Grilled Sturgeon:


  • 4 sturgeon fillets
  • Olive oil
  • Lemon
  • Salt and pepper
  • Garlic powder
  • Fresh herbs (dill, parsley, or thyme work well)


  1. Preheat your grill to medium-high heat. While the grill is heating, prepare the sturgeon fillets by brushing them with olive oil on both sides.
  2. Season the fillets with salt, pepper, and a light dusting of garlic powder. Squeeze fresh lemon juice over each fillet to enhance the flavor.
  3. Once the grill is heated, place the fillets on the grill. Cook for 4-5 minutes on each side or until the fish flakes easily with a fork. Be careful not to overcook, as sturgeon can become tough if overdone.
  4. Serve hot with a sprinkle of fresh herbs and a lemon wedge on the side.

Baked Sturgeon with White Wine Sauce:


  • 4 sturgeon fillets
  • Salt and pepper
  • 2 tablespoons olive oil
  • 1 small onion, finely chopped
  • 2 cloves garlic, minced
  • 1 cup white wine
  • 2 tablespoons butter
  • Fresh herbs (parsley or chives work well)


  1. Preheat your oven to 375°F (190°C). Season the sturgeon fillets with salt and pepper on both sides.
  2. Heat olive oil in an ovenproof skillet over medium heat. Add the fillets and sear on both sides until golden brown, about 2-3 minutes per side. Remove the fillets and set them aside.
  3. In the same skillet, add the chopped onion and garlic. Sauté until the onions become translucent. Pour in the white wine, stirring to scrape up any browned bits from the bottom of the skillet.
  4. Return the sturgeon fillets to the skillet and spoon some wine mixture over them. Transfer the skillet to the preheated oven and bake for 10-12 minutes or until the fish is cooked.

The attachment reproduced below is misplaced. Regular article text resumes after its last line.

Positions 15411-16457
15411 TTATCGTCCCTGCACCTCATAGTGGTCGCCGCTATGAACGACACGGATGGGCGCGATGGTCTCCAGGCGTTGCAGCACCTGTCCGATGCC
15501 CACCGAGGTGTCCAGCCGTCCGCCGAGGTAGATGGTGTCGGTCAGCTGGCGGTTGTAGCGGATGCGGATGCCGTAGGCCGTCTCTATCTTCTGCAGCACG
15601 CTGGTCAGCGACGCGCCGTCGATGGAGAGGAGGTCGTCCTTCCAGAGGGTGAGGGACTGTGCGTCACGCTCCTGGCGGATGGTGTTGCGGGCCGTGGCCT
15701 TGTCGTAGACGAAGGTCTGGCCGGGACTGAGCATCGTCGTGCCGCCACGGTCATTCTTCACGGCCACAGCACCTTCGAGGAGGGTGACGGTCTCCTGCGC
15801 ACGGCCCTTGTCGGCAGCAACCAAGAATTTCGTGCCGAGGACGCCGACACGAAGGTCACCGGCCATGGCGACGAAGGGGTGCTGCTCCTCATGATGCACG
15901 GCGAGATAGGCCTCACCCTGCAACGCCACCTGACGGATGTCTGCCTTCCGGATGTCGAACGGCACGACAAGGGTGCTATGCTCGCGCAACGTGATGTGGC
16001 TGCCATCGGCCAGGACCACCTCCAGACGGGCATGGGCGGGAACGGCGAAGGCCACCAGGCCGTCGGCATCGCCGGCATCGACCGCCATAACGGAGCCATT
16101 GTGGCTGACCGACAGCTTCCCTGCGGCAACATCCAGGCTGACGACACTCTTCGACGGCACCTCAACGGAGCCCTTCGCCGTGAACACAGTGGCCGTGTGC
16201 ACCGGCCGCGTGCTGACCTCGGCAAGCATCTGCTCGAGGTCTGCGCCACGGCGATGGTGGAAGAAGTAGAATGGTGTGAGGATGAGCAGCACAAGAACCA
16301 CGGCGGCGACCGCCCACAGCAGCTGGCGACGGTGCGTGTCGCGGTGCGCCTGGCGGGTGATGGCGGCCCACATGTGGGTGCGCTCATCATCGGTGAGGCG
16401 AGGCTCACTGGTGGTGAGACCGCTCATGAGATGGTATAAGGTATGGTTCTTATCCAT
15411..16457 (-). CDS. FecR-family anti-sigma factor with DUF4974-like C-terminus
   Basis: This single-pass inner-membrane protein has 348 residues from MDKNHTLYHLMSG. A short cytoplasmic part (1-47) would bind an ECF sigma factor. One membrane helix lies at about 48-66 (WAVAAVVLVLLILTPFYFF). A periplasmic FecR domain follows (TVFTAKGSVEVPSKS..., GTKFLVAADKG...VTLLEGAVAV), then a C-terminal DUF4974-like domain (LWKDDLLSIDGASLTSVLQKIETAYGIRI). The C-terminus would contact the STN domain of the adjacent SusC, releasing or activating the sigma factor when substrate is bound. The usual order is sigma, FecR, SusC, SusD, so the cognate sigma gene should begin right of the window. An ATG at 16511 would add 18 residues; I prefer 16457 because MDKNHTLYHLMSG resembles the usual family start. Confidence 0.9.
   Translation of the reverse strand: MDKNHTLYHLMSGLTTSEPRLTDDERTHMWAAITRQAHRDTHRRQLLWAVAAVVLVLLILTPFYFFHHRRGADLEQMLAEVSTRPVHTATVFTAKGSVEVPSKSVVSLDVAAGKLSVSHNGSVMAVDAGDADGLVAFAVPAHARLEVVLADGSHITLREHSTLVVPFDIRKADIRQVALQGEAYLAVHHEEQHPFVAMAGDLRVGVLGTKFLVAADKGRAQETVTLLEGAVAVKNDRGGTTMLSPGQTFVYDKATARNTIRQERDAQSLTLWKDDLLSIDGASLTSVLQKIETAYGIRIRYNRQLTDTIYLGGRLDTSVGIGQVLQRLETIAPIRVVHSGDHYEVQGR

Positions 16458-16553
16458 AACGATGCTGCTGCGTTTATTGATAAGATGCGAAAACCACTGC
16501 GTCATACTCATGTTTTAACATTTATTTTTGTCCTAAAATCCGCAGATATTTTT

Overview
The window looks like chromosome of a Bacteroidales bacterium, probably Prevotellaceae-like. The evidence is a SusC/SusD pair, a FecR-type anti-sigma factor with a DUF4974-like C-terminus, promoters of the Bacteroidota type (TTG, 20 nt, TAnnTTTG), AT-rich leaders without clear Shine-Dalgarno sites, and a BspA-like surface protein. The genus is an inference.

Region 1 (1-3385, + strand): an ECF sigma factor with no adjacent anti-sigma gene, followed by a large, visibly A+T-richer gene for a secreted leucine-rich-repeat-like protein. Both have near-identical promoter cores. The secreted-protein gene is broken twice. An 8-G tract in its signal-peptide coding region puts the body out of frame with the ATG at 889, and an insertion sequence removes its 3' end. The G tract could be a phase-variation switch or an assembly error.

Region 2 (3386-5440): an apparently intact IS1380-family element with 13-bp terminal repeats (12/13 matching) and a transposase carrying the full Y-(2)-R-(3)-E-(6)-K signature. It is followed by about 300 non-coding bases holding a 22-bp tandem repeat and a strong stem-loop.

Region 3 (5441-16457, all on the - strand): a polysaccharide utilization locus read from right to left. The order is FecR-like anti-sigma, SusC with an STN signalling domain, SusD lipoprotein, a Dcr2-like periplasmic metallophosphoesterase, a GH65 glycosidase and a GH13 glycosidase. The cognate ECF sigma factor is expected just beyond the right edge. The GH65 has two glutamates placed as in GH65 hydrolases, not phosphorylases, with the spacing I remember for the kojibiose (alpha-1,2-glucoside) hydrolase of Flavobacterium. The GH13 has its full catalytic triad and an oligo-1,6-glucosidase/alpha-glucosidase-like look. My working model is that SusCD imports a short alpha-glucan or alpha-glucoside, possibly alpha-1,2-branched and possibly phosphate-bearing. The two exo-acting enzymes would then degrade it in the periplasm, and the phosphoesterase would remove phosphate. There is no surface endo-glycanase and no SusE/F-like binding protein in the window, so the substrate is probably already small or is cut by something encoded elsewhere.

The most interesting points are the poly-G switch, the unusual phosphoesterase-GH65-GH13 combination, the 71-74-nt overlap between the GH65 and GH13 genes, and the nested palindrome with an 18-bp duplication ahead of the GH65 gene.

5. Remove from the oven and stir the butter into the skillet to create a rich sauce. Spoon the sauce over the fillets and garnish with fresh herbs before serving.

Pan-Seared Sturgeon:


  • 4 sturgeon fillets
  • Salt and pepper
  • 2 tablespoons olive oil
  • 2 tablespoons butter
  • Lemon wedges


  1. Pat the sturgeon fillets dry and season them with salt and pepper on both sides.
  2. Heat olive oil in a large non-stick skillet over medium-high heat. Add the fillets and cook for about 4 minutes on each side, until they have a nice golden color and the fish flakes easily with a fork.
  3. Add butter to the skillet and spoon it over the fillets as it melts to baste the fish.
  4. Serve hot with a squeeze of fresh lemon juice over each fillet.

Remember that the key to delicious sturgeon is to ensure it’s not overcooked. The flesh should be opaque and flake easily when it’s done. Always choose sustainably sourced sturgeon to help protect this endangered species.


Sturgeons, the ancient denizens of our water bodies, represent a vital link to the biological past and a cautionary tale for the future. These remarkable fishes are irreplaceable components of aquatic biodiversity, offering insights into the evolutionary processes and ecosystem dynamics. Their precarious conservation status underscores the urgent need for effective, evidence-based strategies to safeguard these iconic species. As we deepen our scientific understanding of sturgeons, we are responsible for ensuring that these remarkable creatures continue to swim in our waters, contributing to the intricate tapestry of life on Earth.

FAQ Section

1. How big is sturgeon?

Sturgeon species vary greatly in size. The smallest species, the sterlet sturgeon, averages about 1 meter in length, while the beluga sturgeon, the largest, can grow to over 7 meters and weigh over 2000 kilograms.